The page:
The Youth and Sports Ministry’s press release, outlining the investigation and action taken against hockey player Hanis Nadiah Onn following her ‘racial slur’ on social media, was rather diplomatic.
Even the final paragraph sounded more like a reminder, rather than a warning, of how athletes should conduct themselves online.
Athletes, as role models, are expected to bring people together. That is a given.
Hanis, a national women’s hockey player, unfortunately, did the opposite when she made an offensive comment following Indian mega-composer A.R. Rahman’s concert in Kuala Lumpur on Jan 28.
It was an unwarranted comment, and although seemingly subtle, carried unmistakable racial undertones that were clear to many Malaysians. It also exposed her underlying feelings about Indians in the country.
Following the massive backlash, Nadirah apologised and deleted her tweet. Sympathisers said it was a careless tweet in a moment of thoughtlessness. They argued that she had learnt her lesson and that Malaysians should all move on.
Others, including former athletes, said not so fast, adding that she should be dropped altogether.
The National Sports Council and Malaysia Hockey Confederation investigation committee spoke to Hanis. She insisted that there was no malice on her part, that it was not meant as a racial slur against a particular ethnic group; that she tweeted it as ‘a joke’. She only realised that it was not funny after being slammed by other social media users.
Hanis also told the committee that she grew up in a multiracial environment in Kluang, Johor, and had many Indian friends, especially national athletes.
Also called in to testify was Nasihin Nubli Ibrahim, the national women’s hockey team coach. He backed Hanis’ claim, adding she mixed well with the other Indian athletes.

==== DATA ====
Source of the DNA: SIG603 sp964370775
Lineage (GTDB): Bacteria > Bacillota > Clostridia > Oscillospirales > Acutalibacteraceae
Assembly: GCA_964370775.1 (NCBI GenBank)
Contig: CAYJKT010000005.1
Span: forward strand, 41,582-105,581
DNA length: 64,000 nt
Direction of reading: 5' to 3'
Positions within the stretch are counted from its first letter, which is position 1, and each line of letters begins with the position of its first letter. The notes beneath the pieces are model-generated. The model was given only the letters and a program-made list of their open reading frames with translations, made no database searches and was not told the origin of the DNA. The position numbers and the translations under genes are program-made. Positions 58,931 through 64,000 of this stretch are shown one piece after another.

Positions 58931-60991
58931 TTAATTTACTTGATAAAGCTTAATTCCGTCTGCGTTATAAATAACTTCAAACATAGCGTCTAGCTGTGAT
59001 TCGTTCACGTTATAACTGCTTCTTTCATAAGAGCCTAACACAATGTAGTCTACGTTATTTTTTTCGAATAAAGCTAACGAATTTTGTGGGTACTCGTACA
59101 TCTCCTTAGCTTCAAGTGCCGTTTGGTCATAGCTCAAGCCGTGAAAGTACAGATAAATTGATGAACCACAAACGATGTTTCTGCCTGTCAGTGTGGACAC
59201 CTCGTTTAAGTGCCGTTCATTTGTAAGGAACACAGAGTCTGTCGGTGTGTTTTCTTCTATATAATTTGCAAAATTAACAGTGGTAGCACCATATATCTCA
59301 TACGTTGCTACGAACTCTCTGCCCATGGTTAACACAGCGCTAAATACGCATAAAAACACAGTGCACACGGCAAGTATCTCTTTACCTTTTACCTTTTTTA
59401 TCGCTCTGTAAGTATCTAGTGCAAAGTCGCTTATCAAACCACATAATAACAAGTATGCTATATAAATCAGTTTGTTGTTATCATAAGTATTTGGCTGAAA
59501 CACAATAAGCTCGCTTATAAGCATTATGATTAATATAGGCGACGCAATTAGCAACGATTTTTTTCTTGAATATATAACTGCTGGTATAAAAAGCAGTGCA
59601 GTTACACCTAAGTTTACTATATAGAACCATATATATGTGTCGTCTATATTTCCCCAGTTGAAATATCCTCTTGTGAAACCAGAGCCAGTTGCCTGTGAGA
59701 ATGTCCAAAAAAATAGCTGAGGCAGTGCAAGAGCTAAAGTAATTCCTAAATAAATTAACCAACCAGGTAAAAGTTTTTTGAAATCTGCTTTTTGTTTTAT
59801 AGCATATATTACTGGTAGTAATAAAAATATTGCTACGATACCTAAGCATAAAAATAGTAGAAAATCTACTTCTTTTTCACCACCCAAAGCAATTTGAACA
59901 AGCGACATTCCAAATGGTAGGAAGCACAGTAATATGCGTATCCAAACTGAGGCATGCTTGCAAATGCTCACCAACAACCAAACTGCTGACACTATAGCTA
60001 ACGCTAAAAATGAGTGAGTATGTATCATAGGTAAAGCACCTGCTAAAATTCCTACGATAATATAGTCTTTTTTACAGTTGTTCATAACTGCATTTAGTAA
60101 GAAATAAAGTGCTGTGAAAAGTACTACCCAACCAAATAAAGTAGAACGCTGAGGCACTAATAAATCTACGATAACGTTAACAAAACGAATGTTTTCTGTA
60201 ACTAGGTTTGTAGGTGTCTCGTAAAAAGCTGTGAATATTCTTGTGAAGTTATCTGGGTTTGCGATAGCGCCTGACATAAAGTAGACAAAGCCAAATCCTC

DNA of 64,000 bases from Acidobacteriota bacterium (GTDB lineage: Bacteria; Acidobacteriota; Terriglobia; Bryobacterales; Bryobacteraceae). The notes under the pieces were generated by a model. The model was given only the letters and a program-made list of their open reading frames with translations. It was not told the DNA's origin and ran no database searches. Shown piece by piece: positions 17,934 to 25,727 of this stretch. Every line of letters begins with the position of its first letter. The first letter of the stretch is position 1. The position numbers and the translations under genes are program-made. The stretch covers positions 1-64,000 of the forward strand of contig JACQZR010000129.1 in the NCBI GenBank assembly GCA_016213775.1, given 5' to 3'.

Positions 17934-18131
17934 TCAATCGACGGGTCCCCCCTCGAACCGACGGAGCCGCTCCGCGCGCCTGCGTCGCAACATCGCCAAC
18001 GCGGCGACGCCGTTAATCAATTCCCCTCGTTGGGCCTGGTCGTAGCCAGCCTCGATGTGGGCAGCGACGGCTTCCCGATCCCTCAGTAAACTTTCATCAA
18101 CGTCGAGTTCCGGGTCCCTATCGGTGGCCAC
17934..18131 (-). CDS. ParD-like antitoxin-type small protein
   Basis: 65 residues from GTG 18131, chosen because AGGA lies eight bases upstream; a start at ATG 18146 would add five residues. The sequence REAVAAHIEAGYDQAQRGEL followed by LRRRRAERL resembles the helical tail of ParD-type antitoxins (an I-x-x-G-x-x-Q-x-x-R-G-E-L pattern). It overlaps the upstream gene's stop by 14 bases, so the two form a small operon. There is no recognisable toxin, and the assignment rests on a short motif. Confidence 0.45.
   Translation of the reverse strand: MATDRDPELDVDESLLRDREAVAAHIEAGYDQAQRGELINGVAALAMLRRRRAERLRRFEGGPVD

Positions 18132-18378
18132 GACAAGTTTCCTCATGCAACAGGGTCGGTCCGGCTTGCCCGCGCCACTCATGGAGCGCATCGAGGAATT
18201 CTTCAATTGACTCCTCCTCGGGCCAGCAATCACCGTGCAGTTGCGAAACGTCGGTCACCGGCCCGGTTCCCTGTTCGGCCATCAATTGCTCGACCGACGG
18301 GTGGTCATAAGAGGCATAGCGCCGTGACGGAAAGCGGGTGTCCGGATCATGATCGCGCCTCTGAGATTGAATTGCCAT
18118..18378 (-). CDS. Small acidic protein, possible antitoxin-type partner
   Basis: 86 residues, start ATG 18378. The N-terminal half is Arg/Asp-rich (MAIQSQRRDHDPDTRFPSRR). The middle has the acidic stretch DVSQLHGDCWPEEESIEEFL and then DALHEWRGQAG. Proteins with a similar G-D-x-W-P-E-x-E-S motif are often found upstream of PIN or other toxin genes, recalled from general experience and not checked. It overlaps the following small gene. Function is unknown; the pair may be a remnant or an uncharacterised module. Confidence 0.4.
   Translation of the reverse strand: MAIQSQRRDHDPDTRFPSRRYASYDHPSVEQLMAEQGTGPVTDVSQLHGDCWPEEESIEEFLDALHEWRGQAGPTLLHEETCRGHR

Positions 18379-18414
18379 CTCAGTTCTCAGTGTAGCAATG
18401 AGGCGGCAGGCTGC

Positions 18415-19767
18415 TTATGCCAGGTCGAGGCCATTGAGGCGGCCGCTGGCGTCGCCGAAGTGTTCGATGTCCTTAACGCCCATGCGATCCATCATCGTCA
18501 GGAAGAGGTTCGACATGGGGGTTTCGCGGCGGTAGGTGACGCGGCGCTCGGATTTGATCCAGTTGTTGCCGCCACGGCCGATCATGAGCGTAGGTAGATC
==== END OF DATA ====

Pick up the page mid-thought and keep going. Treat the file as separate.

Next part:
In the end, the committee decided that Hanis would not “be considered to represent the national hockey team in any international assignments, including the 2023 SEA Games in Cambodia”.
“MHC will reevaluate this decision if Hanis shows a positive change in attitude during the duration,” the press release read.
Following a clarification by the National Sports Council, what this means is:
- Hanis is suspended from the national team and will not even attend training sessions.
- “During the duration” is between now and the SEA Games in May.
In short, Hanis has been suspended for three months (for now).
Athletes are our icons and heroes. They inspire, and unify us. They restore our faith in our abilities. They personify what is good in all of us.
Sports is supposed to be colorblind, it’s supposed to transcend race, creed, religion, and colour. Perhaps even political ideologies.
But it would be naive for us to think that everyone in sports is without fault or blemishes. That they are all angels.
Is the punishment meted out against Hanis fair and just? That is open for debate. However, it should not be just about punishing a person for her transgressions.
It should also be about educating them, and others around them, as to why these remarks – founded or unfounded, meant as a joke or otherwise, intentional or unintentional – should never even be allowed to gestate, grow, and gain traction in their minds.
Coaches and administrators need to be a part of the education process, towards creating a safe sporting environment that is not only free from physical or mental abuse, but also prejudice, intolerance, and bigotry.